No problem group at Odyssey of the Mind touches people as deeply as the Structure or Building problem — as our Geek Dad Commentors remind us. We spent this morning among the young builders picking up on secrets that have been passed down through dynasties of balsa builders.
This year’s problem is called Out of the Box Balsa:
The team’s problem is to design, build, and test a structure made of balsa wood and glue that will balance and support weights. The team is allowed to use materials other than balsa wood and glue to assemble the parts of the structure. The structure will be designed to fit completely inside a box that is smaller than the assembled structure. When competition time begins, the team will remove the parts and assembly materials from the box, creatively assemble its structure, and test it by placing weights onto it.
Cost limit: $125 USD.
There are some interesting aspects to this problem if you think out of the box. One team did today and their structure which weighed in at less than 18 grams held 1050 pounds! Even so that team may not be the winner; a team from Arkansas was rumored (only one source and he from Arkansas) to have held 1452 pounds at their state competition. That Arkansas team will be up tomorrow.
The inside the box balsa tips are:
- Pick your wood carefully. Inspect the grain. Look for cracks, dents and imperfections.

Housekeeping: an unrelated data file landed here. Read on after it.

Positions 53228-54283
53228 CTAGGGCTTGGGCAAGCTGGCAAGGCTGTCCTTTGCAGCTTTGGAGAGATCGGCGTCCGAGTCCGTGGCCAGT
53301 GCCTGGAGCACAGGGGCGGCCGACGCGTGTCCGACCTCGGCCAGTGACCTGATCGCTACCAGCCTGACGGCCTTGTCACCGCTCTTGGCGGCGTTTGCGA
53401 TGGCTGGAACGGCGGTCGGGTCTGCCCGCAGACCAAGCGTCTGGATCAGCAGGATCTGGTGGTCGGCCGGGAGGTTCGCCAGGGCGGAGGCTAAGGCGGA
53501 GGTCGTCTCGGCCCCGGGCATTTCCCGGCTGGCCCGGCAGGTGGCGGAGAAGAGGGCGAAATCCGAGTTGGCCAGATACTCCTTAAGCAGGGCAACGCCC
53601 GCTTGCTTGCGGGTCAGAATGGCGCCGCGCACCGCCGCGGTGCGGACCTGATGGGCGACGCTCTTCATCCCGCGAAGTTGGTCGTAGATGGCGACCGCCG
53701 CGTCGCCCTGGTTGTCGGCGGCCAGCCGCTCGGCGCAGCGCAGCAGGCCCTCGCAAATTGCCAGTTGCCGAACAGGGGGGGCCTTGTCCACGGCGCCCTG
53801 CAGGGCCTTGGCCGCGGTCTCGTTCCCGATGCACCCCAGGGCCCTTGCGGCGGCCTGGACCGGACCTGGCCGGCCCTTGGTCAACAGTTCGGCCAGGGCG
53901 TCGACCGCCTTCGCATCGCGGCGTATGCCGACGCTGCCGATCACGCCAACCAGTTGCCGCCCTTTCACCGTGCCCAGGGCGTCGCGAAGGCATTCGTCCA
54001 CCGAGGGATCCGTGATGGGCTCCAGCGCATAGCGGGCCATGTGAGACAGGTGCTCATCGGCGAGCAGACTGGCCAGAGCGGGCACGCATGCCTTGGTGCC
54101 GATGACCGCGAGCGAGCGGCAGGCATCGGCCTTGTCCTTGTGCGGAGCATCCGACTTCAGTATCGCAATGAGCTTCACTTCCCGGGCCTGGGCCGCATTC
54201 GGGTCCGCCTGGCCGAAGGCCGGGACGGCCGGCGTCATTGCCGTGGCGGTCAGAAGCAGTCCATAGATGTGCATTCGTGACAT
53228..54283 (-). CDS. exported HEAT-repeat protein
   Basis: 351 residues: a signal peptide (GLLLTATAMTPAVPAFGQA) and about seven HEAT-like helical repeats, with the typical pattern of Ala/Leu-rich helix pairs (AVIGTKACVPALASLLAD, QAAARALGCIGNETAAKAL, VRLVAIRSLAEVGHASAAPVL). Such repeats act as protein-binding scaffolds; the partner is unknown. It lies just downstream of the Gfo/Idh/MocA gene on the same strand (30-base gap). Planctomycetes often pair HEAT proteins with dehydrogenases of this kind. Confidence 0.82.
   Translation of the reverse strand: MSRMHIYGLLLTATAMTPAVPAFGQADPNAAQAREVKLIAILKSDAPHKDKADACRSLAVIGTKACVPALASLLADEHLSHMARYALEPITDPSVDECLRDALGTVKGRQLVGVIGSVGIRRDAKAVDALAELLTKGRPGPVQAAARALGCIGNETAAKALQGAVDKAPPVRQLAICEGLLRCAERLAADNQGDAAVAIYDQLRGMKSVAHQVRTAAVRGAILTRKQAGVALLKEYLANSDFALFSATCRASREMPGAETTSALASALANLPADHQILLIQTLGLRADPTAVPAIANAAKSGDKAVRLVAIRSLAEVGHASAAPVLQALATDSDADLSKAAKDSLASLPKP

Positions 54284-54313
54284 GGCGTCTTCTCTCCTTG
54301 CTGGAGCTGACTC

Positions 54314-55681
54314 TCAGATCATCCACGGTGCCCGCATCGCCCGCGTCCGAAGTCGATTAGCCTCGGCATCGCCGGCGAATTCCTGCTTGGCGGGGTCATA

- Carefully apply your glue and trim any you don’t need.
- Bake your balsa. Weigh in is 2 hours before the performance and moisture is unneeded weight. We saw teams take their structures hot out of a toaster oven and direct to the weigh in.
- Level your structure. The best builders use levels and/or plates of glass to check that the weight will be evenly distributed.
- Deploy your team members wisely. One coach told me that her team formed a fire brigade from the weights to the structure in such a way that the member putting on the weight and most others didn’t even move their feet. This gave them plenty of time to be careful when placing the weights.
- Four legs are better than three. I would have thought that a triangular prism was stronger than a square prism, but the coaches and builders I talked to said no, you need the four legs or you’ll be off kilter for sure.
- Think outside the box. The structure that held over 1000 pounds was actually three square prisms, joined by some very light string, placed broadly apart spreading the pressure out nicely.